Thus I have basically one complaint with the Survivor card pool: there are no high level Survivor cards. It turns out this is by design; Matt Newman told the hosts of the Drawn to the Flame podcast in episode 22 that he liked keeping the level of Survivor cards capped at 3 since it fit with the Survivor theme of “not being ready.” Thus we are starting our fourth Arkham Horror cycle and there are no high-level Survivor cards.
What’s the consequences of this? Well, in my FLGS, “Survivor cards level 0-5” is a long-running joke since there are no high-level Survivor cards. Now Matt (the FLGS owner) said that, as an off-class, Survivor cards are one of the best pools to pull from, and I agree with him. Consider the table below:
|Class||Total Cards||High-Level Cards (at least 3 XP)|
69 Survivor cards are accessible to off-class Survivors, more than any other class. Furthermore, these are just about all the best Survivor cards.
Now let’s take a step back. Remember when Joe Diamond was announced to be a Seeker? That was a shock to many in the community, who were pretty sure that Joe Diamond would be a Guardian. Furthermore, making Joe Diamond a Seeker was a big deal that had major implications for his deck building. A primary-class Seeker/off-class Guardian will look very different from a primary-class Guardian/off-cass Seeker, both in deck and style of play.
Let’s take William Yorick. What would change if William Yorick went from primary-class Survivor/off-class Guardian to primary-class Guardian/off-class Survivor? Well, Yorick would lose access to the 11 Survivor cards that are level 3 and gain access to the 14 Guardian cards that are levels 3, 4, and 5. And to be completely honest, I wouldn’t miss any of the Survivor cards I lost; I didn’t use them in the Yorick deck I built and honestly none of these cards feel like great cards we’d enthusiastically put in decks. I’d say that the level 3 Survivor cards are generally cards that get placed in decks that have experience points to burn; that XP has to be spent on something. So by making this switch, my Yorick deck would, almost unambiguously, become better.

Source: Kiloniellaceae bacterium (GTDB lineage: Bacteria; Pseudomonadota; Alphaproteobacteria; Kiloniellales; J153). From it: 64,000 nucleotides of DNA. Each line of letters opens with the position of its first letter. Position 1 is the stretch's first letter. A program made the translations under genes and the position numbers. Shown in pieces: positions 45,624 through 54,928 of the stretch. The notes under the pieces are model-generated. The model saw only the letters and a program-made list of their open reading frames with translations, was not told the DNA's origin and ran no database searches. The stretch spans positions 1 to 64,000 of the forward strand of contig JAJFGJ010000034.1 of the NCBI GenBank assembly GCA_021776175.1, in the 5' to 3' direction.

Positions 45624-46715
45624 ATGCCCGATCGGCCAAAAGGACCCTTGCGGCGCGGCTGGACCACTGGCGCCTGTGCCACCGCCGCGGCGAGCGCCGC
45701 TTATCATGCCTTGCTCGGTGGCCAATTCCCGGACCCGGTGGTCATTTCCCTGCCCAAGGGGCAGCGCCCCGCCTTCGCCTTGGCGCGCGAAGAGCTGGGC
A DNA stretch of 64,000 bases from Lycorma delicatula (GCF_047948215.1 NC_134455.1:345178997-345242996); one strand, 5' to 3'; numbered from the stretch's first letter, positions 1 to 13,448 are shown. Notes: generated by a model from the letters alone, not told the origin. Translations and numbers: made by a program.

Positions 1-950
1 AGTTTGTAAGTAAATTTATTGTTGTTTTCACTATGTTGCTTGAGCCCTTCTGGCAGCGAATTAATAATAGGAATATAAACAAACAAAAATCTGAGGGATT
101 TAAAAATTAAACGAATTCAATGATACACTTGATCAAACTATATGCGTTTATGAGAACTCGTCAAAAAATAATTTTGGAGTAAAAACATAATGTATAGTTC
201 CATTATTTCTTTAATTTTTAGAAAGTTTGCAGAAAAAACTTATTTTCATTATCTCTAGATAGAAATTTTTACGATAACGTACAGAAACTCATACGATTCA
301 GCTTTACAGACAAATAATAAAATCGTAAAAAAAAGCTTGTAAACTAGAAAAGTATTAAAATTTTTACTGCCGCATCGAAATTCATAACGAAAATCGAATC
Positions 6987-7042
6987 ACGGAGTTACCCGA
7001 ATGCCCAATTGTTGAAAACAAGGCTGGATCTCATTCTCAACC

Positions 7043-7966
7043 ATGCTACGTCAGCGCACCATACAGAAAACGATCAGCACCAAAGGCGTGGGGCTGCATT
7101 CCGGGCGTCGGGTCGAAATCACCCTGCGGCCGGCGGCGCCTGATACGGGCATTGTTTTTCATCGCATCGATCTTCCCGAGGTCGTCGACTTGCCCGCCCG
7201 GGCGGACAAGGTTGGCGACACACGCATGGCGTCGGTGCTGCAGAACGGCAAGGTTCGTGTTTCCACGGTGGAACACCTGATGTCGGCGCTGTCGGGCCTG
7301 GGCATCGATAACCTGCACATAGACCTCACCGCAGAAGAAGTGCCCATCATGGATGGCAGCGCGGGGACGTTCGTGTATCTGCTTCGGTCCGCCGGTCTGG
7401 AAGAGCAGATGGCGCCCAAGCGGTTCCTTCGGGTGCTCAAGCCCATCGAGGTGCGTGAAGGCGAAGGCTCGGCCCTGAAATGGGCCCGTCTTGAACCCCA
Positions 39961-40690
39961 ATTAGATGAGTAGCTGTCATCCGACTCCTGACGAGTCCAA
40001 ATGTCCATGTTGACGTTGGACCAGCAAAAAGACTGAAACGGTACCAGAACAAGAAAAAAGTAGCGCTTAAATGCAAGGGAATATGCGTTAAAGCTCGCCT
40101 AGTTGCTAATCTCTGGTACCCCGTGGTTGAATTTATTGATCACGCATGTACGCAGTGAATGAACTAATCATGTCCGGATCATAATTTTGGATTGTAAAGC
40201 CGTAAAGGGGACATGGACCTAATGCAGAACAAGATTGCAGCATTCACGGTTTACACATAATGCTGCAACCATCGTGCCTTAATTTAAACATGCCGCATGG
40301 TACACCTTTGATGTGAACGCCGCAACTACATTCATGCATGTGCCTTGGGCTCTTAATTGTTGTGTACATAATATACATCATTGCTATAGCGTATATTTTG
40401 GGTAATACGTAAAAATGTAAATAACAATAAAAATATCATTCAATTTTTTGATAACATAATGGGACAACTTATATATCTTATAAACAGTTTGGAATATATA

Thus my first point: high-level cards help distinguish class capabilities. It is because these powerful cards are not accessible to other investigators that these classes are distinctive. Seekers, Guardians, Rogues, and Mystics all have cards that make that class memorable and help separate that class from the rest. The Survivor card pool does not have this since off-class Survivors are basically just as good as primary-class Survivors. Heck, even Lola has full access to the Survivor pool! She may as well be one!
I think that if Matt Newman were to read this his response would be “Survivors lack of high-level cards is what makes them distinctive. It’s their lack of preparedness that makes them thematically work.” First, I think we’ve seen that the lack of high-level cards makes the class worse from a gameplay perspective. Second, think about who we would call “survivalists” today, such as tribal people, prehistoric humans, or guys that go off into the woods and cut themselves off from civilization. There are actually many aspects of these people that appear almost superhuman. They’re impoverished but often skilled in everything necessary to survival. Most people from regular society would die if immediately forced into the dire situations survivalists deal with on a regular basis. Survivalism is not about being unprepared or low-skilled. It’s about being well-rounded and internalizing all strengths, thus not dependent on the tools available to you. Survivalists are actually well-prepared! And high-level cards can be designed to fit this ethos.